Zipper Zapper Boinger

What you can still learn from a basic exercise

Illustration from Bureau of Betterment. To see more awesome illustrations: https://www.bureauofbetterment.com/blog/icebreaker-book-diagrams
  • ZIPPERS can get too passive. Zippers like to pass it on and move the game along. That’s good for the flow, and I think should be the default choice. On my empirical data I say 70% of the time you should zip. However, zippers can succumb to being a passenger in scenes, and not contribute their own ideas, for being afraid of ruffling feathers for their team.
  • BOINGERS might be self-centered. The opposite of Zippers, Boingers like to be edgy. Boings are good to keep people on their toes and create fun havoc. This isn’t a bad thing, because improv is fun when you are trying to sail while fixing a leaky boat. Some havoc is good. Total boingers though might feel that the scene always require THEM to inject energy, instead of riding the flow.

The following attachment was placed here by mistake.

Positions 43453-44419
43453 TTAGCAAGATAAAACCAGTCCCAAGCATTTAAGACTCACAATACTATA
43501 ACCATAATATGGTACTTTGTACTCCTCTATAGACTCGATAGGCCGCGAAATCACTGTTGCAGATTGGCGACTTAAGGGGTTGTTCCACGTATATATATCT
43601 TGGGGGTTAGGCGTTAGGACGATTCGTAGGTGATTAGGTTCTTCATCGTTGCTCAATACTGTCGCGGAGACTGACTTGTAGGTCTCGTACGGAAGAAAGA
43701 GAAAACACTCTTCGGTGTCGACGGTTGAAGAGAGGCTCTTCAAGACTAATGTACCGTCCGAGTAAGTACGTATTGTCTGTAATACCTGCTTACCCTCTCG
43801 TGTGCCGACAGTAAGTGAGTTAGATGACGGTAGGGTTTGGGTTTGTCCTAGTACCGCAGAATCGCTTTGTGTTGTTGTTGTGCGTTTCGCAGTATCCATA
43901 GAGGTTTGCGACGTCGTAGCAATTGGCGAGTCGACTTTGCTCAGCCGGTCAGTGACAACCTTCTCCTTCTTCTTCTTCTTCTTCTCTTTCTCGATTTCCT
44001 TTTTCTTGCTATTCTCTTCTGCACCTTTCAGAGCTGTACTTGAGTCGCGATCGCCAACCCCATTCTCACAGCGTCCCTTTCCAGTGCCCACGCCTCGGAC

• ZAPPERS can be indecisive. Zappers are somewhere between Zippers and Boingers, like to change the course of the flow, but in a less abrupt way. Zappers move the spotlight to places it hasn’t shone for a while. What I watch out for constant Zappers though, is how long it takes to them to pick someone else in the circle. If they always take 2 seconds to scan the room before Zapping, they might be over-careful and over-thinky with their decision process.

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On Cloud Nine

An Impro Neuf blog. Evolving thoughts on improv from Aree Witoelar, teacher/founder of Impro Neuf International in Oslo, Norway.